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Question about M1A...

Discussion in 'Rifle Country' started by Walter, Feb 22, 2007.

  1. Walter

    Walter Well-Known Member

    In another thread, 'g5reality' wrote

    Here's my question: Is Springfield using newly built receivers in their M1As,
    or are they using surplus M14 receivers? I don't understand why a newly built
    receiver would HAVE a selector switch hole that needed filling, but I wasn't aware that their were surplus M14s floating around waiting to be bought and
    Any ideas???

  2. HorseSoldier

    HorseSoldier Well-Known Member

    I was under the impression that Springfield Armory uses new, cast receivers on their rifles. Could be mistaken on that. Don't know why they'd include the FA switch unless it's somehow more cost effective to make receivers with it and then fill it in than it is to make them without.
  3. odysseus

    odysseus Well-Known Member

    None of the late SA m1a receivers I have seen have a hole for a selector switch.
  4. AK103K

    AK103K Well-Known Member

    Springfield uses redone GI glass stocks and fills the selector slot, and on my SOCOM's stock, ground off the molded in checkering before they repainted it. If you look at the stock after its had some used, you can usually see spots where the paint has chipped and the GI brown shows through, especially around the bolt, where ejected brass batters it.

    They dont use M14 receivers. They make their own. GI receivers are considered a machine gun, even if modified otherwise.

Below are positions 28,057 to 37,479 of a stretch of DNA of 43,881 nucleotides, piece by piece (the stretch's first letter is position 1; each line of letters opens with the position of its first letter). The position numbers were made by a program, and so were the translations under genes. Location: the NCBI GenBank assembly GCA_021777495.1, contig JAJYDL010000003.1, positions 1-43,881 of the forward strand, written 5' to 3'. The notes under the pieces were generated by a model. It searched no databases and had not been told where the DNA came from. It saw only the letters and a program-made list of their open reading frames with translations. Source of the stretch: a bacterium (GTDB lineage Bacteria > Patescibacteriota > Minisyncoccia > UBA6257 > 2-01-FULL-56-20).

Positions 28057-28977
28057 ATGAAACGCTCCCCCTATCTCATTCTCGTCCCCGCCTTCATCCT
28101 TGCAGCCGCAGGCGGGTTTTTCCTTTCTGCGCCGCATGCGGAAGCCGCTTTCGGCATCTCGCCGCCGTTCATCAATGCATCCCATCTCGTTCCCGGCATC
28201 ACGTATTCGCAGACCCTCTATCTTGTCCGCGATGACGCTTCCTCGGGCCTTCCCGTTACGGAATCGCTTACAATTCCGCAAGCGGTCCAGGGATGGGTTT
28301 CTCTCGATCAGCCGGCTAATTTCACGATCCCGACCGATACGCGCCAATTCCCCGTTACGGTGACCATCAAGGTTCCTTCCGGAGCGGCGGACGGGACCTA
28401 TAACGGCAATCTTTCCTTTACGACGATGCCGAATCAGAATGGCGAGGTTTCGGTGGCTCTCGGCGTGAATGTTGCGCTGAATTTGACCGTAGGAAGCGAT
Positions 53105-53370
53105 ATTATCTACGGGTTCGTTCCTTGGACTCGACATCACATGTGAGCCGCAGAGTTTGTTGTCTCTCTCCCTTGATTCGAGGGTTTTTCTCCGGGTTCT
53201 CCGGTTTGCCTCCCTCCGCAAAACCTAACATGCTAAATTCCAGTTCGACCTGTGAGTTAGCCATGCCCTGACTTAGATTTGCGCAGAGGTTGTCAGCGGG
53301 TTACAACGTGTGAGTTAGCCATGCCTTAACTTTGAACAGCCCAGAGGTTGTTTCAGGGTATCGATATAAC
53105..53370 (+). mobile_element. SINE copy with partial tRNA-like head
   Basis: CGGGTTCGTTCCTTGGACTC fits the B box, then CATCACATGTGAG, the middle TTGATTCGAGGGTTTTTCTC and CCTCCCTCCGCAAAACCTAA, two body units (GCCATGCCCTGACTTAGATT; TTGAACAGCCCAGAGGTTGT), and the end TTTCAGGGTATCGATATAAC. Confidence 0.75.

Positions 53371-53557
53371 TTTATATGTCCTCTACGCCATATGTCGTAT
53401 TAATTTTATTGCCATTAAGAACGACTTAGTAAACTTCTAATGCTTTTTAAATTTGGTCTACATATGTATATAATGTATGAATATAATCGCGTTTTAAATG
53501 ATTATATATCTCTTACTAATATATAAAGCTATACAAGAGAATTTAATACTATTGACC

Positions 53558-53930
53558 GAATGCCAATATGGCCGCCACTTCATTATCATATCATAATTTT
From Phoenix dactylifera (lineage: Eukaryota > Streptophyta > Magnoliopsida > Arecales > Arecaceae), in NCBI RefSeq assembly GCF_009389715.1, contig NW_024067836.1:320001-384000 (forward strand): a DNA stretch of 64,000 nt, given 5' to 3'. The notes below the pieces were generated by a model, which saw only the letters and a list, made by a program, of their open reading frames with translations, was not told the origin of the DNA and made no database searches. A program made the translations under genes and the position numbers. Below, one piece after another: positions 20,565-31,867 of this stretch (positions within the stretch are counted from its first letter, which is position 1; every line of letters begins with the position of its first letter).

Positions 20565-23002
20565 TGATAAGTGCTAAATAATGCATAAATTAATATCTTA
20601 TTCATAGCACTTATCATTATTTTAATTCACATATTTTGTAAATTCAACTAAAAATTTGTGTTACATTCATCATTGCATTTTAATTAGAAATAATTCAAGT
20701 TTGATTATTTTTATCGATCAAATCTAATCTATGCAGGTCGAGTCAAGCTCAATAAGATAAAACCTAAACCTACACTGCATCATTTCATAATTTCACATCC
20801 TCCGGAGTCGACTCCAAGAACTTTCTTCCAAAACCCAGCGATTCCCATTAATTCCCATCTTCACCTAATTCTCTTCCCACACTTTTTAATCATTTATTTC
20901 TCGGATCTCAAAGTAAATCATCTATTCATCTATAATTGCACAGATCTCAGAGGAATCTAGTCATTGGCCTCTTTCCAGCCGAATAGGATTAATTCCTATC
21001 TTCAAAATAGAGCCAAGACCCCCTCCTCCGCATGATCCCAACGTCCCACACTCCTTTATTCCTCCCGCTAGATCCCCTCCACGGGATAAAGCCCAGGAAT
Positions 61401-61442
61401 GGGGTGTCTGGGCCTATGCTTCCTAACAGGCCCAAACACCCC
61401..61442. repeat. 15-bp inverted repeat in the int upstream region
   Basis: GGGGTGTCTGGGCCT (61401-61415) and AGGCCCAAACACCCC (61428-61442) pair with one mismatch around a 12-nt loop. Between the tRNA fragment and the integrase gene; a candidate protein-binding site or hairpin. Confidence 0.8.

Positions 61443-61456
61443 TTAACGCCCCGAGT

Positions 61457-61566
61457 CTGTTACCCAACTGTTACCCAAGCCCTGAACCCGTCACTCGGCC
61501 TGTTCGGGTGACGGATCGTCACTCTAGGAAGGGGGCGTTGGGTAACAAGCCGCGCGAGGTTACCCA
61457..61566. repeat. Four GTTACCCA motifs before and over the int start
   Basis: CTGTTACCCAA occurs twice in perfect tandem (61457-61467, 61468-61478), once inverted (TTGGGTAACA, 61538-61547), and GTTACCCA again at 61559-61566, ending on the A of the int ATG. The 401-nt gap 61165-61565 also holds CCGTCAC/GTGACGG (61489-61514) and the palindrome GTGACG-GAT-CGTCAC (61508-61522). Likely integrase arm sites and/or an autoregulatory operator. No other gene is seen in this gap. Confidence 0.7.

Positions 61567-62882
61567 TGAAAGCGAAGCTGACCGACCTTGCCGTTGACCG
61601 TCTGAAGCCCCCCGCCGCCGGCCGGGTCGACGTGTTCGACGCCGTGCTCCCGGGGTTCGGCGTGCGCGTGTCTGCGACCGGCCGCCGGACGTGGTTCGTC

5. FXR

    FXR Well-Known Member

    Springfield Armory makes their own receivers, onto which they bolt some GI surplus parts and (more and more) commercially made copy parts.

    Note that the Springfield Armory of today is a commercial corporation and unrelated to the old government Springfield Armory.

    Nice rifles; I have an M1A and plan to buy one of their 1911's this year. Can't beat their warranty.
  6. AK103K

    AK103K Well-Known Member

    Maybe, but I'd prefer not to ever have to use it. I never understood why people thought this made such a good selling point.
  7. g5reality

    g5reality member

    M1A stocks

    They are mold injected for the switch all made for military use. The civilian stocks are filled. That's what I was told.
  8. Slamfire

    Slamfire Well-Known Member

    Springfield Armory was able to produce M1A receivers because they were able to prove to the BATF that the receiver was "new" design and was designed as a semiautomatic. At least that is what I recalled hearing. The M1a came out in the late 70's, I think. Devine TX where the first few were made.

    Springfield Armory has used various companies to cast their receivers. At one time they were centrifugally molded, to help elimante any potential for air bubbles. They are precision cast from 8620, which is the same material that the M14 receivers were forged from.

    You can always get into an argument about Cast versus forged. SA receivers were widely used by competitive highpower shooters in the 70's and 80's. I know one shooter who shot enough that he rebarreled his six times. On the sixth barrel, the receiver developed a fatique crack over the bolt release. SA replaced the receiver it for free. Considering the gun had fired about $15,000 worth of match ammo, he got his money's worth. Incidentally, nothing else, other than the last barrel, needed replacement.

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